Driver: Yeah! Foster! Move over, Bezos!

Now, except for any of you who post comments, send private email or accost me on streets or soccer fields, I have no idea who reads this blog or whether it influences anything. However, this weekend I happened to pass by the Fremont Bridge. The Foster sign is gone! And its replacement mentions–Amazon! Continue reading

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Another day, another dodgy charity calls around Seattle

I’m not on anyone’s do-not-call list because those unsolicited pitches sometimes provide grist for my New To Seattle mill. Last week, I received a telephone call from a computer masquerading as a human on behalf of an outfit going by the name of United States Armed Forces Association. I called the computer Joe. After the call was over, I rustled up some documents. By my reckoning, only 25% of the money raised for anything I would call charitable. Some 75% went for fundraising and overhead.

Last night, I got another call asking for money. At least this time it was from a real human being. I’ll call her Jane. She was soliciting on behalf of something called the Kids Wish Network, out of Holiday, Fla. Jane explained the organization provides aid to children with life-threatening conditions.

I listened. Then I asked how much of the money raised went to fundraising as opposed to the kids. Jane said she could read me a statement about that–from 1998! Hey, I said, how about something a little more recent, like this century or even this decade? Jane said that’s all she had. I didn’t need data dating back to the Clinton administration, so the call soon ended.

Fortunately, I know how to find out this stuff myself. My source here is the KWN audited financial statement for the year ending May 31, 2011, that I located on the website of the New York State Attorney General. (The official Washington State charities website, run by Secretary of State Sam Reed, is not very informative and can be quite misleading.)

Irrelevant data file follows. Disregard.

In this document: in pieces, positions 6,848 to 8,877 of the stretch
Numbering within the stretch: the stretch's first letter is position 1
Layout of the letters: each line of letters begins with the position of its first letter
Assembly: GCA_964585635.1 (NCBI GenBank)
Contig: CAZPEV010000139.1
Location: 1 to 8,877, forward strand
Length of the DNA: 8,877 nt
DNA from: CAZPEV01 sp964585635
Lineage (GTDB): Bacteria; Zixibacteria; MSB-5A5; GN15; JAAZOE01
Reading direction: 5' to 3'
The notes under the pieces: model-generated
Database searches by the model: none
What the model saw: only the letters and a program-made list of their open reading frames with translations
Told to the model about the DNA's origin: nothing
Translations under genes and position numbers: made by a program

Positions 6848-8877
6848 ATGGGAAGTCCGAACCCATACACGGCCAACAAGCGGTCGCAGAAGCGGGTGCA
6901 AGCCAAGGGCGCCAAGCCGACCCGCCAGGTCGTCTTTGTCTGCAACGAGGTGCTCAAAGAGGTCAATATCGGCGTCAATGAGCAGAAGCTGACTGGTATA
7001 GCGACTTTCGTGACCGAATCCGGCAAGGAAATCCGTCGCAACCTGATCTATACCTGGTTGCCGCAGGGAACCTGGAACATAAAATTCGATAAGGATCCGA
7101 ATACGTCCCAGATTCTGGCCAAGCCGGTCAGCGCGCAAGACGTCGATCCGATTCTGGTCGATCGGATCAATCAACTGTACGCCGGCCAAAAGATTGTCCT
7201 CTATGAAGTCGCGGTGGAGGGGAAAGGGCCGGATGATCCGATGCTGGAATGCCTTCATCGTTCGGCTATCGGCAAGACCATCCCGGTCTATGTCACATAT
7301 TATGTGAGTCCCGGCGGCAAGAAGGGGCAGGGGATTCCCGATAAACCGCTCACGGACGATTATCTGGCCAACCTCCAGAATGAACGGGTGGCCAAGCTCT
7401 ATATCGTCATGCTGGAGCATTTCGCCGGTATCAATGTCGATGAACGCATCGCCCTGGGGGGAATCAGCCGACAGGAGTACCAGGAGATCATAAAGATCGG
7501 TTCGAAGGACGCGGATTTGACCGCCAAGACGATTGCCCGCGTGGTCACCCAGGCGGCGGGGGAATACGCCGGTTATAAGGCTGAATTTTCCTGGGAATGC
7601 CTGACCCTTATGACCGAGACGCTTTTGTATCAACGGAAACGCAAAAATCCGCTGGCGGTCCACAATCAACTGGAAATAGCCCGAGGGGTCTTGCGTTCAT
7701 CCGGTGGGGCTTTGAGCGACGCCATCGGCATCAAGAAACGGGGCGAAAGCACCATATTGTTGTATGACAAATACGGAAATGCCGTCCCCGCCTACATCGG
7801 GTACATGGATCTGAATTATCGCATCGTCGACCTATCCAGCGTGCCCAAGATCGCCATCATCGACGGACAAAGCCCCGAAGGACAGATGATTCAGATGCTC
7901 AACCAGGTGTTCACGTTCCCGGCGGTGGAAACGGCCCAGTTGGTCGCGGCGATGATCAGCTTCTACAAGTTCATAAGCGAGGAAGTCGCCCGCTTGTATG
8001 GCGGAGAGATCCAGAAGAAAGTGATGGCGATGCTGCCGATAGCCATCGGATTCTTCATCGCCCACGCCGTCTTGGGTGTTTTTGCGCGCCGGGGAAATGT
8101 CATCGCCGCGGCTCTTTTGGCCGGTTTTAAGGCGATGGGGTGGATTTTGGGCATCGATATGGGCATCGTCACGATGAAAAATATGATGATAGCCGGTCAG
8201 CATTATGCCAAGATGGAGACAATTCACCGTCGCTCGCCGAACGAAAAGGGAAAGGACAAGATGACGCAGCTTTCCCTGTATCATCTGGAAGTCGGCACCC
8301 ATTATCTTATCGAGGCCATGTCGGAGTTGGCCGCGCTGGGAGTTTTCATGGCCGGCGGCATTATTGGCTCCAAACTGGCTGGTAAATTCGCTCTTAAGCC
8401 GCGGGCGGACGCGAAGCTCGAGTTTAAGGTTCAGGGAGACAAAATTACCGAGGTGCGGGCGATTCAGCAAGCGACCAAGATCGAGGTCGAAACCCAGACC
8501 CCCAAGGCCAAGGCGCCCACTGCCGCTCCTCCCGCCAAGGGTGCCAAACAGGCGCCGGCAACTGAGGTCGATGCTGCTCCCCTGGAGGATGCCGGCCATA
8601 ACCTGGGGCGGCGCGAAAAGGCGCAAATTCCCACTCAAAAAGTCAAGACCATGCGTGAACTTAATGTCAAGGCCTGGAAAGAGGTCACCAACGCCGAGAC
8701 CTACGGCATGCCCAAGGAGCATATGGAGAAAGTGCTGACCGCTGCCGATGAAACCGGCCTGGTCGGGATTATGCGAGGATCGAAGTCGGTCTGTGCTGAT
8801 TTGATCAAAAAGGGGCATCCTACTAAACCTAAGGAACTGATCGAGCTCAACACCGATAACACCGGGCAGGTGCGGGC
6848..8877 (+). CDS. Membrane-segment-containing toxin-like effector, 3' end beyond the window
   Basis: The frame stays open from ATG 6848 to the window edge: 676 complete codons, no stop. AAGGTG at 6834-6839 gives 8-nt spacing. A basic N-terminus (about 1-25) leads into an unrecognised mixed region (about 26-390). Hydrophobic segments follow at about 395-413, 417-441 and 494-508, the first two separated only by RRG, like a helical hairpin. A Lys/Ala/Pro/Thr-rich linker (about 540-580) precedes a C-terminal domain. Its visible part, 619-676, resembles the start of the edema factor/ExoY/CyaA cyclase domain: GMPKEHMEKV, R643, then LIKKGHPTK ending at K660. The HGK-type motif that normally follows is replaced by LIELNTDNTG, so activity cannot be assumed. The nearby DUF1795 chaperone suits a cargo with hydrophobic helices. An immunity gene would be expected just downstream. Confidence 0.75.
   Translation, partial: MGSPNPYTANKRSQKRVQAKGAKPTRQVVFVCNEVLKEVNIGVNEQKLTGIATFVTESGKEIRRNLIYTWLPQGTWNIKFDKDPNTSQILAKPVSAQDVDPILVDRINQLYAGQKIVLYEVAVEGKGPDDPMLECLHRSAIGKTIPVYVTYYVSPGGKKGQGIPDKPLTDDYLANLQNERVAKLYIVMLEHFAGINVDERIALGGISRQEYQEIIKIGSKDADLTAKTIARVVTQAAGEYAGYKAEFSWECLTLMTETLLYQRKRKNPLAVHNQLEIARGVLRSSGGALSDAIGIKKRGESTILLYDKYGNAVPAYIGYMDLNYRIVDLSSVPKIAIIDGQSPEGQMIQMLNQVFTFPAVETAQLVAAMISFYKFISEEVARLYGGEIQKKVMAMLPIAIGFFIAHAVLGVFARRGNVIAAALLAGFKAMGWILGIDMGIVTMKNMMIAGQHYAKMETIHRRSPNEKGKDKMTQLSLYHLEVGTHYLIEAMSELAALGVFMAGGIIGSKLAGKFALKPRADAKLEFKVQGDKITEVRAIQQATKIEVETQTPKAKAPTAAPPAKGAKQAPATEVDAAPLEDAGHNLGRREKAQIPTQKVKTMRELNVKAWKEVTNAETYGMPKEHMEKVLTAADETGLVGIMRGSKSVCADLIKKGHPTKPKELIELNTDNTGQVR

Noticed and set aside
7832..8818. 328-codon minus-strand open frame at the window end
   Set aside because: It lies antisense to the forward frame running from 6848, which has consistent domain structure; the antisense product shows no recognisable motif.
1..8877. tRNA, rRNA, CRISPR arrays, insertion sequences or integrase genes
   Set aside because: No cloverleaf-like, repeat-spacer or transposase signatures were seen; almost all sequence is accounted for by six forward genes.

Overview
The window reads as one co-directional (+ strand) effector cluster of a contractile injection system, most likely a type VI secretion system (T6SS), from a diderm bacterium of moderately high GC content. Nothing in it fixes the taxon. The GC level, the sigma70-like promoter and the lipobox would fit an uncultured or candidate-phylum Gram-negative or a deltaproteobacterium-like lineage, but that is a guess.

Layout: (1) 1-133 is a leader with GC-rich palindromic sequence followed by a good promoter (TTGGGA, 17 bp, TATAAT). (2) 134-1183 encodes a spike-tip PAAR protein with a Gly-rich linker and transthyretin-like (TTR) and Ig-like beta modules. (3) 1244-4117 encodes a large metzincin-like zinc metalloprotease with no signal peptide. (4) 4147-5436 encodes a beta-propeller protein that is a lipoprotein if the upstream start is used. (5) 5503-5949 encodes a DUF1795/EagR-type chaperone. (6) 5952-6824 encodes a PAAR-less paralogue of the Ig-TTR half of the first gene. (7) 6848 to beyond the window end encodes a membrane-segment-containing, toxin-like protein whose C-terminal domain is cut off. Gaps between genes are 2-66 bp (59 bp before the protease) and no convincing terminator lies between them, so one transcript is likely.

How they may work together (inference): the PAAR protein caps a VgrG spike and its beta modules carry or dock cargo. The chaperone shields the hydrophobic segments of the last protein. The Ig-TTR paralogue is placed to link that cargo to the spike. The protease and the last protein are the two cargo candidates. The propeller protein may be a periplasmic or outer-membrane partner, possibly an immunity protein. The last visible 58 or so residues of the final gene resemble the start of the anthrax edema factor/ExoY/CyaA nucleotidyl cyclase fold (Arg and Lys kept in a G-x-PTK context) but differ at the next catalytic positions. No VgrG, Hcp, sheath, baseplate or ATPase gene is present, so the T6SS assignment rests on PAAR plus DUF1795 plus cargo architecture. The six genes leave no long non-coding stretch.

What I saw for KWN is not pretty. Continue reading

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All sex-story roads lead to Seattle

I’m still New To Seattle, but I have to think this has been a hotter few months than normal. And I’m not talking about the weather, either.

Today’s Albuquerque Journal–published in one of the many cities that I used to call home–has a story about a county commissioner there photographed with scantily-clad ladies in a red-light district in the Philippines. The shooter was Seattle photographer John Keatley, who said he was documenting sexual exploitation. You can see some of the photos on Keatley’s blog. The county commissioner, Michael Wiener, says he was just visiting family.

Janet Napolitano (Wikipedia)

Yesterday, U.S. Homeland Security Secretary Janet Napolitano (who, as it happens, grew up in Albuquerque) told a Congressional committee she knew of no other sex scandals involving the Secret Service, some of whose employees apparently had other things on their minds in Columbia besides protecting President Obama. But just a few hours later, Seattle TV station KIRO aired a blockbuster report about another Secret Service sexcapade a year ago in El Salvador. That boom you heard last night was the explosion from Napolitano’s testimony blowing up in record time.

Meanwhile, Washington State Attorney General and gubernatorial candidate Rob McKenna has taken a leading role nationally in going after Village Voice Media–which owns the Seattle Weekly–on charges its Backpage.com adult-services ad section promotes under-age prostitution and child exploitation.  VVM–run out of Phoenix by two brass-knuckle guys, Jim Larkin and Mike Lacey, I profiled for Forbes more than 20 years ago–says it has done nothing wrong. (In case you are confused, the Seattle Weekly is the local alt newspaper that last week didn’t win a Pulitzer Prize).

Want another Seattle angle? According to her LinkedIn profile, VVM General Counsel Liz McDougall, who has taken on the difficult task of defending the company nationally, still lives around here.

Thank heavens for that cooling Seattle rain.